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wae
wae UltimaDork
4/23/24 8:37 a.m.

I have a little bit of a struggle with this right now in my own experience.  I graduated high school in 1992 and made my first attempt at college immediately after.  I ran up a decent amount of debt in the process, but I had a hard time maintaining focus on school.  I started out as a computer science major and after I failed some stupid calculus class for the third time, I discovered that there was another track available called information systems.  The basic difference being that CS was all theoretical and mathy and was about how computers worked while IS was much more practical, required way less math, and was all about how you could take what the CS geeks dreamed up and actually do things.  Meanwhile, I had already started my career job and was making good money and advancing pretty well.  What I was learning at work was about 10 years ahead of anything they were teaching at school, technology-wise, and I found myself in conflict with professors who were teaching things that were often 180 degrees opposed to what I was experiencing.  It finally came down to the fact that I was making pretty good money and learning a lot more at work so I could focus on that or give that up and focus on spending a lot of money to not get any useful knowledge and slow down my career path.  Not to say that I didn't learn anything at school - I would have taken all the philosophy, theology, and music/theater appreciation classes they could throw at me.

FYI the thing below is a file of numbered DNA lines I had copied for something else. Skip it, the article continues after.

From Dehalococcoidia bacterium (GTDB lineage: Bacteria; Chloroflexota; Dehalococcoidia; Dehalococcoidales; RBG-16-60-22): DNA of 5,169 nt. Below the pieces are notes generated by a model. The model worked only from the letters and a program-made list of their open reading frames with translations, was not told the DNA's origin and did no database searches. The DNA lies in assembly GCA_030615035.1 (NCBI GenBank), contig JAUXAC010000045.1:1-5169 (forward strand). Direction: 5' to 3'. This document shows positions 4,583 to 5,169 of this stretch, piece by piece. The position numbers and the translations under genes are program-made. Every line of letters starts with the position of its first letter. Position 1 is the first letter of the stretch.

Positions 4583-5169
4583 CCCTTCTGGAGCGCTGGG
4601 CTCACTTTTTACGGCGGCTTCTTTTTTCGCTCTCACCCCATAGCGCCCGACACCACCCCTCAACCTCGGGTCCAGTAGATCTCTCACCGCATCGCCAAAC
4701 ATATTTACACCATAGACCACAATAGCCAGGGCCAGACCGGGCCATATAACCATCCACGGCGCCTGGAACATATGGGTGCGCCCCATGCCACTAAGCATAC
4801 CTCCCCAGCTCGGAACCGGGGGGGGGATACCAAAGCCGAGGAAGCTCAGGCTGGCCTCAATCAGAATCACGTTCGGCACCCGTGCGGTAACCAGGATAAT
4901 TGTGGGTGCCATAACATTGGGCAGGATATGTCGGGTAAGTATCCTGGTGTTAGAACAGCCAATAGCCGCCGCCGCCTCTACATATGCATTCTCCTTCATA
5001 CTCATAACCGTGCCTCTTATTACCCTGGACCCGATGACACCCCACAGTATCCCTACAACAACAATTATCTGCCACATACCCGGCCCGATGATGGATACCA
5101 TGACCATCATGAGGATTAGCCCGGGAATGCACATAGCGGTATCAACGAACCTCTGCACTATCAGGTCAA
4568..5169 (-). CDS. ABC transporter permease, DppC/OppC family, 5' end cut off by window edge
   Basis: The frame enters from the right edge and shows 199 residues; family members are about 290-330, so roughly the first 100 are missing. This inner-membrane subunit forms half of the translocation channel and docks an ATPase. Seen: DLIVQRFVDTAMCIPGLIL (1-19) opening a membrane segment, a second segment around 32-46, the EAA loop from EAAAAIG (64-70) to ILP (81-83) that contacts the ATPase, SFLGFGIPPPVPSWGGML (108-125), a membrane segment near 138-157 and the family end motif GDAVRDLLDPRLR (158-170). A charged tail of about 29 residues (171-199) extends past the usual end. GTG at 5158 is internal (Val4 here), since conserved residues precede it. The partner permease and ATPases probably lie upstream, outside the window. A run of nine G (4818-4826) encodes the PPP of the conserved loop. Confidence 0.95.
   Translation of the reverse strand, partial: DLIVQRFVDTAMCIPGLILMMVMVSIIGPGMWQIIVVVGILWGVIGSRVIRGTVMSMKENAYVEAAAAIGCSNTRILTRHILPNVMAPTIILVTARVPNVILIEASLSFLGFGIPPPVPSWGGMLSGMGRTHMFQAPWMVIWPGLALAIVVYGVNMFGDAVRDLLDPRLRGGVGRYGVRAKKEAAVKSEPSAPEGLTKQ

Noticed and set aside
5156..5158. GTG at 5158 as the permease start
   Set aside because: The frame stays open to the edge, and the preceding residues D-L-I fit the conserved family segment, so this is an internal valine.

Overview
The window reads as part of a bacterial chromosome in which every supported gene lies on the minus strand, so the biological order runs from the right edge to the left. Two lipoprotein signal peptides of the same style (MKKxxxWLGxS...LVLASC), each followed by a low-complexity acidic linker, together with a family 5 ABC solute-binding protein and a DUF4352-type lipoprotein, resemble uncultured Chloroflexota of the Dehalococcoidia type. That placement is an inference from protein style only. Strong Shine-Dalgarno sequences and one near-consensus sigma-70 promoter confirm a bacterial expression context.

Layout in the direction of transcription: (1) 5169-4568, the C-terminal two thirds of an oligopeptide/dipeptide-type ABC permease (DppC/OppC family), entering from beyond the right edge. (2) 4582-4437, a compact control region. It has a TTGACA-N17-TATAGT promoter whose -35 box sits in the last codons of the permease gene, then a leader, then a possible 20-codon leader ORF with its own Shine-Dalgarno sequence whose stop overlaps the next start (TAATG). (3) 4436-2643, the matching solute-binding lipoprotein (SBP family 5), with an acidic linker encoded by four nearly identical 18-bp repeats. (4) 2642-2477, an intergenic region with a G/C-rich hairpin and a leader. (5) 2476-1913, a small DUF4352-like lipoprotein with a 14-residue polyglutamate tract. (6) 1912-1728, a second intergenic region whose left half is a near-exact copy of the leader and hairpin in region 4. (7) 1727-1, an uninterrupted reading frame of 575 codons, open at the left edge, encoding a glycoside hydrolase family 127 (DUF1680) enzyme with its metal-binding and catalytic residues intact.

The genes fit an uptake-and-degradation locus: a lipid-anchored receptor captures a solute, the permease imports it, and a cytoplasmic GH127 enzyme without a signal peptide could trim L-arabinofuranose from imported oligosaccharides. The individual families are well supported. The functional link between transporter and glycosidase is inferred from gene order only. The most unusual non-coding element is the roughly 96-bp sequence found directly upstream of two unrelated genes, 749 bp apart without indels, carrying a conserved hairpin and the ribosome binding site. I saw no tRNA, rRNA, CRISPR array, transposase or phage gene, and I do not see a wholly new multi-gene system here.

About a year ago, as I was helping my eldest daughter shop colleges, I decided to go ahead and take advantage of the free $5000/yr that the IRS says my employer is allowed to give me to try to wrap up my degree.  I guess it was just because I didn't really have enough going on in my life.  Not that I think I particularly need it at this stage, but just because I'm a tiny bit more mature than I was the first time around and it's unfinished business.  I've taken a total of 4 classes at this point and I'm about to sprain a muscle in my head from rolling my eyes so hard so frequently at these people.  So far, what I've been taking have been basically the gen-ed classes to sort of synchronize my 25 year old transcript with what they're doing now and so much of it is just absolute crap.  First of all, there's a raft of classes that I cannot take because I haven't completed their 6 hours' worth of English credits.  No matter that I'm the person in the office that whenever any written work needs to be sent to a customer, it comes to me first.  No matter that I have reams of customer deliverables that I've written - I'm talking 100+ page analyses* - to provide as evidence that my ability to use the written word exceeds anything that they're currently teaching in ENG101 and 102.  They'll let me take a CLEP test to test out of 101, but I've still got to take 102.  I've studied for that test and the amount of time that they spend in the study material on the concept of the differences between "they're", "there", and "their" makes me wonder what in the hell is going on in elementary schools these days.  The rest of the time is spent on trying to convince me that if I put a comma in the wrong place in an in-line citation to a source that I've committed the sin of plagiarism (which, by the way, they have misspelled in a couple places as "plagaraism" or something similar to that), am a very bad person, and should be dragged out to the middle of campus and shot as a warning to others.  Or, I guess, be qualified for an $800k/year job at Harvard.